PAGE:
Development log of a life-long coder

Retrospective: Lisp Game Jam (Spring 2023)

This is a follow-up to my previous post about discovering Lisp Game Jame (Spring 2023). In the previous post, I described my word game and implementation approach. This post covers how it all went, along with some lessons learned and general thoughts about Common Lisp.

You can play the game here (but note that it's designed for multiplayer):

Source code is on GitHub.


I've been learning Common Lisp and Lisp Game Jam (Spring 2023) was an appropriate motivator. I wanted to make a simple word scramble game that was played in real time against other players, inside the browser.

The challenge

I set a challenge for myself to write the entire game in Common Lisp. Specifically, I was going to use various domain-specific/template languages to produce HTML, CSS, and JavaScript for use in the browser. (Running Common Lisp on the back end was, and is, trivial.)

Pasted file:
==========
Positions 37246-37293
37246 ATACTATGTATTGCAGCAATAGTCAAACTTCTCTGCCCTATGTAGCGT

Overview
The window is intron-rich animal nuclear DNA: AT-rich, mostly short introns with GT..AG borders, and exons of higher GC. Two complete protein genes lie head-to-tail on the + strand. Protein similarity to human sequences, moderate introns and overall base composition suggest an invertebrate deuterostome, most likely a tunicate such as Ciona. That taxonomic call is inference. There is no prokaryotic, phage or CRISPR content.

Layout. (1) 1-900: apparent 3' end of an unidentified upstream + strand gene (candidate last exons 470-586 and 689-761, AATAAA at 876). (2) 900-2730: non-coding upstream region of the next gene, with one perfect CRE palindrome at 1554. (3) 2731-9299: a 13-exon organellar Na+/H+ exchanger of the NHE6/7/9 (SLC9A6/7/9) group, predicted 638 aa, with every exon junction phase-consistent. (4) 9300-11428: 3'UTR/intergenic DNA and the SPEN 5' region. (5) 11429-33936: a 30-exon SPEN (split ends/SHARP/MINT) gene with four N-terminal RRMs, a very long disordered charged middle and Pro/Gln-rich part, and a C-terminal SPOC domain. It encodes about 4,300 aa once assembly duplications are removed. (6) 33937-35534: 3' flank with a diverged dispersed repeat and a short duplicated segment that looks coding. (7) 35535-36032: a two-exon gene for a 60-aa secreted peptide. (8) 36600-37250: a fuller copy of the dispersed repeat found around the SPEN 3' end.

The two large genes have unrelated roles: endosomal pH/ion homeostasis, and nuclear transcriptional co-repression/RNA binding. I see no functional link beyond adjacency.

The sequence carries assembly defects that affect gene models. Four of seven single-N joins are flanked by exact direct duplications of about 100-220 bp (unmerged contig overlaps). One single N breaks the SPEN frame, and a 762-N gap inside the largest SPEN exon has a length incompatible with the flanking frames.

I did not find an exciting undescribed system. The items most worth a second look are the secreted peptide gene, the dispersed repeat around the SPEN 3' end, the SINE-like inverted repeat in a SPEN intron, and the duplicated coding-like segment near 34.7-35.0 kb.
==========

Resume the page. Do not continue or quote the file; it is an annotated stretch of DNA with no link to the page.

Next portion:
After some searching, I settled on the following tools/libraries:

Front end

Back end

Day-by-day progress

(After the jam ended: bug fixes, WebSocket reconnecting, input validation, code cleanup.)


Playing the completed entry myself confirmed my original suspicion that the game is really only fun when there's someone else to compete against.

I had hoped that the time-limited nature of the voting period would mean that people would end up connecting at the same time as others, but that ended up being wishful thinking. With 30 submissions, each game probably only got a few minutes of playing time, so there were only a handful of times when players overlapped and actually got to compete (often against me, since I connected very frequently). It did sound like those players had fun, though!

Even worse, when someone was streaming their playthroughs of all the submissions, I was sitting and waiting to hop in and give the streamer some competition, but they ended up breezing through my game in the 5 minutes I happened to be away from my computer! Very poor timing on my part...